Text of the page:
SPORTS AGENT RESPONSIBILITIES 4
Thelaw provides that sports agents, just like any other agents havelegal responsibilities in addition to other contractualresponsibilities. This means that they have certain legalexpectations that they have to meet in regard to their relationshipwith both the client and the parties that relate to the client. Inrelation to the student-athletes, the related body that is legallyconnected to the young players is the NCAA. Therefore, sports agentsneed to relate with the young athletes in ways that respect theregulations of the NCAA. This means that any contractual relationshipbetween such agents with student athletes or their schools should bewithin the regulations of the NCAA.
Thecase under review by Heitner (2010) illustrates an investigation bythe NCAA on a sports agency and the football authority of theUniversityof North Carolina. The sports body is accusing the sports agentinvolved as well as the school football program of violating the ruleconcerning gifts. According to the NCAA, a sports agent should notgive student-athletes gifts or benefits without the sport body’ssanction. According to Heitner(2010), the sports laws prohibit an agent to undertake some actionsdue to certain restrictions that are applicable under the SportsAgency Responsibility Act. In the article, the relationships betweenthe parties related to student athletes also depends on theagreements that each make with one another to avoid infringements.
Thisinvestigation and growing scandal does not surprise me because thereis always a tussles between the limits of the rights of agents, theschool and the NCAA all n regard to the signing of astudent-athlete. Many sports agent want to take all the rights of anathlete even when such athletes are evidently under the legalprotection of sports organizations. It is also not surprising thatthe sports organization NCAA wants all the rights over these playersin a bid to make money with them. The organization has been accusedof restraining the athletes too much, taking sponsorship money andgiving the young players little benefits.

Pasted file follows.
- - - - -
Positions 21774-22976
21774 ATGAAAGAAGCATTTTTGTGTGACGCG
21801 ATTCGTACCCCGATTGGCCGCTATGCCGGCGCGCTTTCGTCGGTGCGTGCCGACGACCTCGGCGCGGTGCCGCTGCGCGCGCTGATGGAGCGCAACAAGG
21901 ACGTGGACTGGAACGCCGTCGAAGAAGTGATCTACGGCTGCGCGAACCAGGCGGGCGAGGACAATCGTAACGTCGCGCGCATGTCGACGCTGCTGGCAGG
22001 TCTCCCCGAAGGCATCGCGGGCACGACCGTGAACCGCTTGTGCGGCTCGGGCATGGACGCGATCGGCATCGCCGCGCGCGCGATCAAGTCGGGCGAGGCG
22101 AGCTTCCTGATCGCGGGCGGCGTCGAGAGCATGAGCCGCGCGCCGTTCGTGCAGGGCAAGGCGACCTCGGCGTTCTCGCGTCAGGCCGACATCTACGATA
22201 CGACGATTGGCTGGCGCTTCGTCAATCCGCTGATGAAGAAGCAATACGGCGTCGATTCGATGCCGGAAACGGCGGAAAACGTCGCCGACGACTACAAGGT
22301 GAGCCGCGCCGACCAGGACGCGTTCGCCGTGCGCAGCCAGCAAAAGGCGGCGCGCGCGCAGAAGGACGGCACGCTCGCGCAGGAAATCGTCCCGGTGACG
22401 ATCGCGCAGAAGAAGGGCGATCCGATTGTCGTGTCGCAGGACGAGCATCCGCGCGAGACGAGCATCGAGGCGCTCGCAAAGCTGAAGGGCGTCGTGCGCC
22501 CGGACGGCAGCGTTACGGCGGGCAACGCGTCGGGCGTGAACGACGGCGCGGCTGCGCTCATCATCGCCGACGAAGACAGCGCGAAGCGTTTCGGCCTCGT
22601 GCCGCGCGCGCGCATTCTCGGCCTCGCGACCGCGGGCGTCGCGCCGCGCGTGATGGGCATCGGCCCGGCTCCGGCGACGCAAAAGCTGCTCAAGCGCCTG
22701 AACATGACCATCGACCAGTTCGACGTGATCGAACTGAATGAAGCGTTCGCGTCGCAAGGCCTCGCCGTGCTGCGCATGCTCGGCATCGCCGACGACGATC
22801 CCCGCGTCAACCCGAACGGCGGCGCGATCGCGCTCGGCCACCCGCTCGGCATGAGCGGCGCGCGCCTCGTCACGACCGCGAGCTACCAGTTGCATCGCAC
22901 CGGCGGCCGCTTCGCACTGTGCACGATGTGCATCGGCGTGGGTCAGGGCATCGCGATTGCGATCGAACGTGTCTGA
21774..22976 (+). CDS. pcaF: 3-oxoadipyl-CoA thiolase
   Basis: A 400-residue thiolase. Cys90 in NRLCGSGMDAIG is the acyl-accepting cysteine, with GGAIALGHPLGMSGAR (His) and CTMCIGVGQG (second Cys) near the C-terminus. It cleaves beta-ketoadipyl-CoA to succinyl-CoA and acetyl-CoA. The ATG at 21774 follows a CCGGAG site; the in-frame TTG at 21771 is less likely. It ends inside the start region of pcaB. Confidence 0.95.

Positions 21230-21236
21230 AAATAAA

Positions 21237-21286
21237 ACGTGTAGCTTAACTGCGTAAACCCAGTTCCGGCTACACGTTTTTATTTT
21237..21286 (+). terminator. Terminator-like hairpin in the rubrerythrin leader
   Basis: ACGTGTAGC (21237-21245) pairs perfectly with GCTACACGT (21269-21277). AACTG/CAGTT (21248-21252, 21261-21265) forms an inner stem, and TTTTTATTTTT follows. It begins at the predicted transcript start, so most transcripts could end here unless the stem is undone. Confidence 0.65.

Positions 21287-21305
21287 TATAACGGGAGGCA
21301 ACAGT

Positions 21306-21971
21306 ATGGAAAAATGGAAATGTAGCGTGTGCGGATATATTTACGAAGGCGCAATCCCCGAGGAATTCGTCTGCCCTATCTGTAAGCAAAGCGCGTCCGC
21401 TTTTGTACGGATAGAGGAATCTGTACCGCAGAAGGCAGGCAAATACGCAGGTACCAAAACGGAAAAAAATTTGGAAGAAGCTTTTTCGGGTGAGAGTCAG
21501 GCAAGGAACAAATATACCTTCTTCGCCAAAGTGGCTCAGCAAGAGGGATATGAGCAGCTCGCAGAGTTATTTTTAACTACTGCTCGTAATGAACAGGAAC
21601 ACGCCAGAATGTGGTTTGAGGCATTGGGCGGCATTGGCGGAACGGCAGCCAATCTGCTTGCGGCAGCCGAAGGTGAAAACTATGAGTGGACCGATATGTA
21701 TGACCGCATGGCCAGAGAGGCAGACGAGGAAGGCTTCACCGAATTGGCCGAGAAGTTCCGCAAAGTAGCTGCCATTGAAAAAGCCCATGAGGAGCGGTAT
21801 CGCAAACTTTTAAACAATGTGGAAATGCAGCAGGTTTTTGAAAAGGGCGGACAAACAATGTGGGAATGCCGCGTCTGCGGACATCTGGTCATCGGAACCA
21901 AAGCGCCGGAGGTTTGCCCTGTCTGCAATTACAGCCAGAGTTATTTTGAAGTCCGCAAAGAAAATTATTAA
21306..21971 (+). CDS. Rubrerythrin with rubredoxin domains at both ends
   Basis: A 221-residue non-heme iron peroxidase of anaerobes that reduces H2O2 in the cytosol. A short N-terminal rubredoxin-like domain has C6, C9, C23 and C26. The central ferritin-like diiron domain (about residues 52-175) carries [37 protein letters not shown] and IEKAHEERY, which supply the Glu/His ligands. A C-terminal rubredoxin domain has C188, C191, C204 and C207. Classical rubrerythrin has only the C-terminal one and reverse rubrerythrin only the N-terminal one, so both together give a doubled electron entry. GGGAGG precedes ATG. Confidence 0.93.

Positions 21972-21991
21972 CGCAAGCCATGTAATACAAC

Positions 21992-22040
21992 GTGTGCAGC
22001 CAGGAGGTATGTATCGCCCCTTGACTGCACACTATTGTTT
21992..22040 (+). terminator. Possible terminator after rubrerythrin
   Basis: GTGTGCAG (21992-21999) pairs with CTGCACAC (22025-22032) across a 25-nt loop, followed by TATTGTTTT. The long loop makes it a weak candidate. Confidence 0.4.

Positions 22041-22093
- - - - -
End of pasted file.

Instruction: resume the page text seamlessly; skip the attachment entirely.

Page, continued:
Indiscussing this case, the author did well in explaining the legalissue. Heitner (2010) clearly describes the law of sports agents’law, section 7802(a) (1) (b) that specifically disallows agents fromcertain contractual dealings with student-athletes. By describing thelaw, Heitner (2010) particularly applies the law on the specific casethat requires its application. Heitner (2010) describes therequirement by the clause that sports agents should not give anyvaluable item to anyone related to student-athletes or even tostudent-athletes themselves. Heitner (2010) further explains that thesigning of a contract between the agents and the athletes willautomatically nullify the rights that the NCAA has over athletes.
Inaddition, Heitner (2010) brings the case of NCAA against theUniversity of North Carolina into an appropriate perspective. Heitnersets the details into context and helps the reader understand theimplications of the sides and form an opinion. In this case forexample, it is my opinion that the NCAA is justified to investigateUniversity of California because the rights of the association arelegally provided. However, I feel that the laws of NCAA should bereviewed to allow sports agents to provide valuable items or gifts.Through such reviews, the athlete will be left with some directbenefits compared to indirect scholarships NCAA gives them aftercashing in their sponsorships and media benefits.
Heitner,D. (2010). SportsLaw Blog: The UNC Football Scandal
RetrievedFrom,<http://www.lexisnexis.com/legalnewsroom/litigation/b/litigation-blog/archive/2010/07/22/sports-blog-the-unc-football-scandal.aspx>May 4, 2014